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25 Jan 2001 : Column: 699W
Mr. Morley: A report by the European Commission dated 21 November 2000, COM (2000) 738, which is available in the Libraries of the House, gives the latest results of the multi-annual guidance programmes for the fishing fleets of member states. The UK is on course to meet its targets at the end of 2001.
Mr. Andrew George: To ask the Minister of Agriculture, Fisheries and Food what assessment he has made of the likely cost of implementing a stock recovery and vessel lay-up programme as proposed by the World Wildlife Fund for Nature report 'Choose or Lose'. 
Mr. Morley: We have not attempted to estimate the cost of implementing the proposals for stock recovery and vessel lay-up programmes in this report. In close consultation with the industry, we are making important progress in the EU in the development of stock recovery plans for cod and Northern hake.
Mr. Andrew George: To ask the Minister of Agriculture, Fisheries and Food what recent estimate he has made of the anticipated costs of meeting the claims arising from the ruling over the Factortame case brought by owners of flag of convenience vessels. 
Mr. Morley: Thirteen claims brought by the owners of fishing vessels unlawfully removed from the UK Register in 1989 were settled for £10 million during the first half of 2000. Claims from the remaining vessel owners and their managing agents are in the process of settlement and an announcement about the overall cost will be made once all the claims have been dealt with.
Mr. Ian Stewart: To ask the Minister of Agriculture, Fisheries and Food if he will make a statement on the progress of the Government-funded research into the development and testing of commercially viable farrowing systems which do not closely confine the sow. 
Mr. Morley: We have, for a number of years, funded research directly or indirectly related to the welfare of the sow and her piglets, from farrowing to weaning. A key issue emerging is that changes in farrowing systems to improve sow welfare can frequently have an adverse
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effect on the welfare of the piglets. As a result, we are not yet able unreservedly to recommend free-farrowing systems for widespread commercial adoption.
Mr. Morley [holding answer 23 January 2001]: The Government remain firmly committed to achieving more sustainable fisheries management and continue to encourage the European Commission to take greater account of environmental considerations in the management of the Common Fisheries Policy (CFP). Improved integration of environmental objectives and the development of the precautionary approach within fisheries management is a UK priority for the 2002 review of the CFP. This should help to further the sustainable management of fish stocks at Community level.
We are also continuing to pursue a range of measures designed to improve the state of fish stocks around our coasts. These include limitations on the quantities of fish that may be taken and the use of closed areas in which fishing is prohibited or severely restricted, in order to protect juvenile or spawning stocks. Since 1 January 2000, improved conservation measures have applied throughout the EU. These set more relevant minimum landing sizes for the key commercial fish species, enhance gear selectivity and simplify the catch composition rules. Together this should help to reduce discarding.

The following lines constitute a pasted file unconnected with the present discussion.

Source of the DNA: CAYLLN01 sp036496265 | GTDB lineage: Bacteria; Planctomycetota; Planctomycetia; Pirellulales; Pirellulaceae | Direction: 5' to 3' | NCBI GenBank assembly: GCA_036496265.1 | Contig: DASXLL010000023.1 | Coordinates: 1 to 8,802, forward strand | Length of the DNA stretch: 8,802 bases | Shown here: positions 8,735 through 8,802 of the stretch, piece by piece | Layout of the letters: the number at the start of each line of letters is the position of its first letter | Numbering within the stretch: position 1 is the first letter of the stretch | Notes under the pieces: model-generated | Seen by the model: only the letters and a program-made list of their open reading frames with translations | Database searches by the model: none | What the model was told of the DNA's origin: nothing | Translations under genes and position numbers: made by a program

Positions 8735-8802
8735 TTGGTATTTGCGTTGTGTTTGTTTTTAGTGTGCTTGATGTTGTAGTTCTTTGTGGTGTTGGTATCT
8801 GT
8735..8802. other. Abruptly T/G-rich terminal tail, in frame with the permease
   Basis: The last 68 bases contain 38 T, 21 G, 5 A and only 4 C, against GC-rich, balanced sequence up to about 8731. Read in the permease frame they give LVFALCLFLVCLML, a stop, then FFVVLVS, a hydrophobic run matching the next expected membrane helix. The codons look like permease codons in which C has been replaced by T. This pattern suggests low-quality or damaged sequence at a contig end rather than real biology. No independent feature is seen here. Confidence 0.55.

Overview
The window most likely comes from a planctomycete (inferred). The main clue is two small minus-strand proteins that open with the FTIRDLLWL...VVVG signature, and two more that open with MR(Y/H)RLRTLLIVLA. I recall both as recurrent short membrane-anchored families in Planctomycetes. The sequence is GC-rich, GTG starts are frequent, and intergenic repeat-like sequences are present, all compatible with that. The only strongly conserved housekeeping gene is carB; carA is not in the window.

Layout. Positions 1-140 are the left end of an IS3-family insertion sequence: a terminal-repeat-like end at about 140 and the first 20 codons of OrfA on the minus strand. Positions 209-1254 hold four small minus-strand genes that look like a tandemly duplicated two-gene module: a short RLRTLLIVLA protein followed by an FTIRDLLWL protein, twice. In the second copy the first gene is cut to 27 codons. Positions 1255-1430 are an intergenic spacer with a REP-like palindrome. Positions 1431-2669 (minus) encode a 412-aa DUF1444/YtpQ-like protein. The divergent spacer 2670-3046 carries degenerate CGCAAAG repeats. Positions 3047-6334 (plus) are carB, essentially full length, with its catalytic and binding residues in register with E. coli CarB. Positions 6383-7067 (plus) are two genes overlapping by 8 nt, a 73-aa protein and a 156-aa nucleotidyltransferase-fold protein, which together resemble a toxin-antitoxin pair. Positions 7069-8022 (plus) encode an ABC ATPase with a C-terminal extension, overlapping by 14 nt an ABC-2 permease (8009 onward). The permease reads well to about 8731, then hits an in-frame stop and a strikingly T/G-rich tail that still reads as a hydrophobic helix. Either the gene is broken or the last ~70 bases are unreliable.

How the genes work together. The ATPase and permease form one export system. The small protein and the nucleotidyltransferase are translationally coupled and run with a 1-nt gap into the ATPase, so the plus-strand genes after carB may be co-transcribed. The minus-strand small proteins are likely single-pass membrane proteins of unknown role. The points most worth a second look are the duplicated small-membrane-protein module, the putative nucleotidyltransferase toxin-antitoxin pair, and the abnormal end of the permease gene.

Under the CFP there is no access for foreign vessels within six miles of EU member states coastlines. Within the 6-12 mile zone, access for foreign vessels is restricted on the basis of historical access rights. The 6 and 12 mile access restrictions operate by derogation from the principle of free access to a Community resource. I am confident that this derogation which is due to expire on 31 December 2002 will be maintained in the forthcoming Review of the CFP. For my part, I shall want to argue then for these access restrictions to be made permanent.
Mr. Morley [pursuant to his reply, 19 December 2000, c. 134-35W]: My answer in paragraph 5 gave a figure of 4,000 tonnes as the levels of agreed total UK quotas in comparison with the Commission's proposals. This figure was incorrect, and should have read 40,000 tonnes. The rest of the answer remains correct.
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Marjorie Mowlam: I refer my hon. Friend to the written answer given by the Prime Minister on 23 October 2000, Official Report, columns 68-69W. I understand that the SSRB is in the process of taking evidence for the review and will submit its report to the Government in due course.
Mr. Brady: To ask the Minister for the Cabinet Office (1) if she will list the occasions since 1 May 1997 on which ministerial cars have been stopped by police for (a) speeding and (b) other motoring offences, listing in each case whether further action was taken; 
Mr. Ian McCartney: Responsibility for these matters has been delegated under the terms of the Framework Document to the Government Car and Despatch Agency. I have asked its Chief Executive, Mr. Nick Matheson, to write to the hon. Member.
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13. Mr. Cousins: To ask the Chancellor of the Exchequer what the increase will be in the English base allocation that forms the comparator for spending allocations to the devolved Administrations in 2001-02. 
Mr. Andrew Smith: The increase between 2000-01 and 2001-02 in the departmental expenditure limits announced in the 2000 spending review of Government Departments which have comparable spending in one or more of the devolved Administrations was some £14.3 billion.
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